The only way to true life, abundant and free, is to risk warming, feeding, and caring for the stranger, for the immigrant, and yes, indeed, even for the enemy.

I don't think that's exactly the message Trump was going for ...

How to Pray About A(nother) School Shooting

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I was blissfully unaware of the school shooting yesterday in Florida for much of the day because I was busy with meetings and preparations for Ash Wednesday. When I saw the “Breaking News” alert on my phone, I tried to ignore it as long as I could.

Not until I got home from the Ash Wednesday service last night could I spend any time processing what happened.

Since I have already announced that our Lenten focus will be going deeper in prayer, let me suggest a couple of important things to know about how to pray in the aftermath of big tragedies such as a school shooting:

 

  1. Because the blame game will shortly begin, it’s always good to pray a Prayer of Confession. The usual suspects will be on TV soon — the NRA gun lobby, a do-nothing Congress, the state of mental health services, those who knew the shooter was a threat but did nothing, etc. But we all shoulder a portion of the blame for this national trait of ours. As Americans, we are complicit in a culture that celebrates violence, shames those with mental disabilities, and does nothing to prevent future school shootings. A Prayer of Confession is the only way to approach God in this matter. 
  2. Pray for victims, survivors, and first responders by name. As names pop up on the screen or in news coverage, use those names in your prayer. This personalizes the situation for you, and has the effect of deepening your empathy and compassion. It’s one thing to pray for “all those affected by” an event, and quite another to pray for Reginald, Barry, and Leigh.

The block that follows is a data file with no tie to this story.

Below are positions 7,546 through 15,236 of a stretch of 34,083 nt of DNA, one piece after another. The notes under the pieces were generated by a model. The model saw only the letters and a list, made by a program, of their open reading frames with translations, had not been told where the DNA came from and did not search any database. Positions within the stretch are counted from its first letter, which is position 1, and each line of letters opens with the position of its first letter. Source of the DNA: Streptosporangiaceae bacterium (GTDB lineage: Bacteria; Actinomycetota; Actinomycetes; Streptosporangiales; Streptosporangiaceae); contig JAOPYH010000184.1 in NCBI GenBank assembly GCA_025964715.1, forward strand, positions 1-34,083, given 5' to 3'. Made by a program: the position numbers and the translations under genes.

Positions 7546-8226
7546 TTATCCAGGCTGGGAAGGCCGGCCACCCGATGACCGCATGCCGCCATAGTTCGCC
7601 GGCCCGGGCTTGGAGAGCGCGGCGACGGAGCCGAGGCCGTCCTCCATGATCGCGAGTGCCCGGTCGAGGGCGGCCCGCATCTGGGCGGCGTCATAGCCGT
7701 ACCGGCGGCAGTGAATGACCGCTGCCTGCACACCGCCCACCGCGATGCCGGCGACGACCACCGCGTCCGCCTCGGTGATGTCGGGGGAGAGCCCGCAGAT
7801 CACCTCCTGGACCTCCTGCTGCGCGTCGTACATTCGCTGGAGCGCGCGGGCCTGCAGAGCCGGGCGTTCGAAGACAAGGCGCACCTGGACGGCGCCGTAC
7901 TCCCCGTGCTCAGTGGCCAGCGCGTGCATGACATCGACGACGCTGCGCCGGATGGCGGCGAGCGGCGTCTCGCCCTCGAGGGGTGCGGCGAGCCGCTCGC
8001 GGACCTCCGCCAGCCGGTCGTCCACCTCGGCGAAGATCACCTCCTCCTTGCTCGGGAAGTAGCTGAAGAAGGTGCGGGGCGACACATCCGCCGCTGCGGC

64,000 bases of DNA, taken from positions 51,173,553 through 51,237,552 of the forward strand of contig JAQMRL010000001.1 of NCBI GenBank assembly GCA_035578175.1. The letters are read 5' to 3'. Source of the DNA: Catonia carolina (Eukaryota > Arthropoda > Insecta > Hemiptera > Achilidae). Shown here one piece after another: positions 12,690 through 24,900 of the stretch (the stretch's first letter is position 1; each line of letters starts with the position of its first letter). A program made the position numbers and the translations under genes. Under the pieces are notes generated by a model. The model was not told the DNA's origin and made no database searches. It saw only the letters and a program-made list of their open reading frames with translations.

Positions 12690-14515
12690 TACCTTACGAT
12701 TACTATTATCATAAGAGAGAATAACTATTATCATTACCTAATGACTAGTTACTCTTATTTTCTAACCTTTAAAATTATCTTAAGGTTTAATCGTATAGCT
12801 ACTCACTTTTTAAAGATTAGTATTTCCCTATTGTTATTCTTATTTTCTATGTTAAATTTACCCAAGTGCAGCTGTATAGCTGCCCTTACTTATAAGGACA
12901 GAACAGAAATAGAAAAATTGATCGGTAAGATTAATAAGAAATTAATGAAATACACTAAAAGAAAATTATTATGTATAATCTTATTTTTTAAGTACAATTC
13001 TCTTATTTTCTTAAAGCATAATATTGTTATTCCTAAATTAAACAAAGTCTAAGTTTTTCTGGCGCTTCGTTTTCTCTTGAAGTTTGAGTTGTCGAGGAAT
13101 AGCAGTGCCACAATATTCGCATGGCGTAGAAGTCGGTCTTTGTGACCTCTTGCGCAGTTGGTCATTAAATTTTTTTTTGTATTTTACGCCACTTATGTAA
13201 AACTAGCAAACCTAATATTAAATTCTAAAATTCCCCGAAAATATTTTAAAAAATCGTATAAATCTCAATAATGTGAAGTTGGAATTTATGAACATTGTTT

3. Pray for the shooter. Our natural impulse will be to pray for the shooter’s destruction, or to leave him out of our prayers altogether. He has committed an atrocious and horrific evil. We want to avoid mentioning him, but the Truth-with-a-capital-T is that he is a beloved child of God, as surely as those whose lives he took. He is a human being who deserves dignity and respect, even if he did not extend dignity and respect in kind. Our prayer for this particular shooter ought to be that he finds grace from God such that he is driven to repentance.
  4. Very few words rise to the surface of one’s consciousness when trying to pray about a school shooting; thus, it can be a helpful thing to attempt praying without words. One way to do this is to watch news video footage with the sound muted. Let the images guide you; enter the scene with your imagination, and let the emotions you encounter lead you into prayer, either wordlessly or with words. Remain in silence for as long as you need to.
  5. Finally, pray for guidance to action. On Twitter yesterday, politicians who offered “thoughts and prayers” for the shooting were mocked endlessly, because this has become the standard response to a recurring problem. If prayer doesn’t lead to corresponding action on our part, then one can rightly question whether our prayers were prayed in all sincerity. Ask God what you can do to counter the rash of school shootings in America. 

 

Death and Life in 2016

In these waning days of 2016, I have heard much wailing and gnashing of teeth at the number of beloved persons who passed away in the past year.